However, the same cannot be said regarding Trans Fats. According to the National Academy of Sciences' Institute of Medicine, the recommended daily Trans Fat intake is 0 grams per day. Moreover, Laake et. al (2013)—a Norwegian study comprising of a large study sample (> 75000 people)—proposes that the inclusion of Trans Fats (both hydrogenated and naturally-occurring) within our diet increases the risk of coronary heart disease. Moreover, the Norwegian study also argues that Trans Fats increases LDL (Bad) Cholesterol concentration within the body and cardiovascular disease risk—especially in women. Lastly, a research study carried out by the University of Copenhagen (2010), reveals that Trans Fats lowered High Density Lipoprotein (HDL) (Good) Cholesterol levels in sample participants by 10% and increased Low Density Lipoprotein (LDL) levels by 18%.

Therefore, healthier fatty acid alternatives should become a necessary staple in your diet. Healthier alternatives that promote overall health and functional benefits are Monounsaturated and Polyunsaturated fats and oils (see the National Academies of Sciences' overview of dietary fats here).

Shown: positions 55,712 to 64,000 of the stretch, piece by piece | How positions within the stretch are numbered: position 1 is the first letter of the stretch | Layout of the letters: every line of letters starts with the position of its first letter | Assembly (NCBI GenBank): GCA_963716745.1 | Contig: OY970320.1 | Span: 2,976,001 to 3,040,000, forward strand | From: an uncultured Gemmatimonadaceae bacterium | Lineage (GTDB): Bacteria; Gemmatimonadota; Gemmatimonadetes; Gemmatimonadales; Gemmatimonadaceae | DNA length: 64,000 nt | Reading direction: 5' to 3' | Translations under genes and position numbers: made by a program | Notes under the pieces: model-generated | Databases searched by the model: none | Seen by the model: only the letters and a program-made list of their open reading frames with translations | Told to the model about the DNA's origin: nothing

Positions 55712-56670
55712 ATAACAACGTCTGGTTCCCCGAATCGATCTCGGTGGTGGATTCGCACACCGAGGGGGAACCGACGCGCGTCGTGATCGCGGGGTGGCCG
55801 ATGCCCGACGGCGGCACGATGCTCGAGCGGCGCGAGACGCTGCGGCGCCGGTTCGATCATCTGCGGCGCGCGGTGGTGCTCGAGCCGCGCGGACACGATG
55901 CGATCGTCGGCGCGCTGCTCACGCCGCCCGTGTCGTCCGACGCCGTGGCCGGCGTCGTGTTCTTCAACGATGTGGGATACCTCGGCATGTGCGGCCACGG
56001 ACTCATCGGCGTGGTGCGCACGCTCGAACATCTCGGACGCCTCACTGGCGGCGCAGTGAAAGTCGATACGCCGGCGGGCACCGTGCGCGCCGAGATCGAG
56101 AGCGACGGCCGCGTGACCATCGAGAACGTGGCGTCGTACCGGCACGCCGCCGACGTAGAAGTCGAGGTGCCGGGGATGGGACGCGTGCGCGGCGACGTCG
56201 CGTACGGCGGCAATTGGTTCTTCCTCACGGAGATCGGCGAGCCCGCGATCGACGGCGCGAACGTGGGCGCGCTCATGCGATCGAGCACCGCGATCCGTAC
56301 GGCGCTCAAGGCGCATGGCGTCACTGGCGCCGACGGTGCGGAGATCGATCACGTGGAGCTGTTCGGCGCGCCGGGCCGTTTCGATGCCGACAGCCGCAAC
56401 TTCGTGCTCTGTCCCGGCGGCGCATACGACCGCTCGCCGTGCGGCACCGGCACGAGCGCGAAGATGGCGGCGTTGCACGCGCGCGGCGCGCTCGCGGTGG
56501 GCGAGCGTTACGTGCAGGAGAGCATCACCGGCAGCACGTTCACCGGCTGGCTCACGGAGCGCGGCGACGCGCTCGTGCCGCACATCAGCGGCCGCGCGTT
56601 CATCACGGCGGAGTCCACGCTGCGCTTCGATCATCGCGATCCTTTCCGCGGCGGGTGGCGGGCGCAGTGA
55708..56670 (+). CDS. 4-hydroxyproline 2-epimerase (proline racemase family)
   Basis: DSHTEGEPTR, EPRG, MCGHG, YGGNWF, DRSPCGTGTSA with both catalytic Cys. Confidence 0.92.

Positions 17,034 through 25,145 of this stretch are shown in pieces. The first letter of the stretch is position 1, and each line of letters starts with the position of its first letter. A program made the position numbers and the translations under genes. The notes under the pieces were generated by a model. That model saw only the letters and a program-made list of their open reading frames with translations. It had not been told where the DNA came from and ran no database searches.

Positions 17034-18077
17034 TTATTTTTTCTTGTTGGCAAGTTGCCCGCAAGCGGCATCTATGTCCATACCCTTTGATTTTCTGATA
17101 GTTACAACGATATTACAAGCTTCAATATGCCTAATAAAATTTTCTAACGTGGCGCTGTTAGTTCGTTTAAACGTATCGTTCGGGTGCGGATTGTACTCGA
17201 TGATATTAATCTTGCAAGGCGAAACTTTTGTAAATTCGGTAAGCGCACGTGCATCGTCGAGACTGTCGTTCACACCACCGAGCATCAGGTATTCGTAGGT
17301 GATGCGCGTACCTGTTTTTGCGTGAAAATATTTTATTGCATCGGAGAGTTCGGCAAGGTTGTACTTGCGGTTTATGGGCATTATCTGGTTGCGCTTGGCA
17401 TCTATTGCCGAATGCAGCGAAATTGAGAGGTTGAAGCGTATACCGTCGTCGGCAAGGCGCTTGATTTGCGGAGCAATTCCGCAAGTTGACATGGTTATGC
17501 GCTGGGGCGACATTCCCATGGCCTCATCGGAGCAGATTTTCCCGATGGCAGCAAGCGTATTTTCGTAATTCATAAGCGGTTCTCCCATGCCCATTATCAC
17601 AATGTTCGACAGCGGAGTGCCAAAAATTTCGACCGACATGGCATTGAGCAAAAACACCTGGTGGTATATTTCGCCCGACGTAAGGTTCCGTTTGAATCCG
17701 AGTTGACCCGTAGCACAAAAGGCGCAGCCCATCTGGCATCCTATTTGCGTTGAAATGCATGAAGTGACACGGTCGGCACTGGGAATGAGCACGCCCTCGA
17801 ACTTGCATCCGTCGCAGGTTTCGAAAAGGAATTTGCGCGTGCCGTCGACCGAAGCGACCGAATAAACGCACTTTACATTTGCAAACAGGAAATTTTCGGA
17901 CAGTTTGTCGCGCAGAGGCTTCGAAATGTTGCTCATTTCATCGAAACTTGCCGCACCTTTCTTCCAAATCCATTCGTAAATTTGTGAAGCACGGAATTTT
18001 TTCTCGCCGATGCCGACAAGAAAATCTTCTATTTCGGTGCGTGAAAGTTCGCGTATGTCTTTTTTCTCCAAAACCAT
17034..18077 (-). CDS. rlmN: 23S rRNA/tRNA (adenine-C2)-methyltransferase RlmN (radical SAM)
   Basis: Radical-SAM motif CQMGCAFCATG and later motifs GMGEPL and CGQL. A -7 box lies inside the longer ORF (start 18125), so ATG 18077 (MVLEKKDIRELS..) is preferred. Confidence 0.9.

Be aware of E-numbers (or Additives)

As previously mentioned above, some e-numbers represent natural ingredients on a product's nutritional label. Moreover, some E-numbers are effectively used to preserve processed food quality and protect against potent food-borne neuro-toxins and bacteria such as Clostridium botulinum (or Botulism) (See a summary of all E-numbers here). In order to identify which E-numbers are present in a specific product, always read the product's list of ingredients. Furthermore, another point to note is, the main ingredient/s in any product is always listed as the first or second substance on the ingredients list.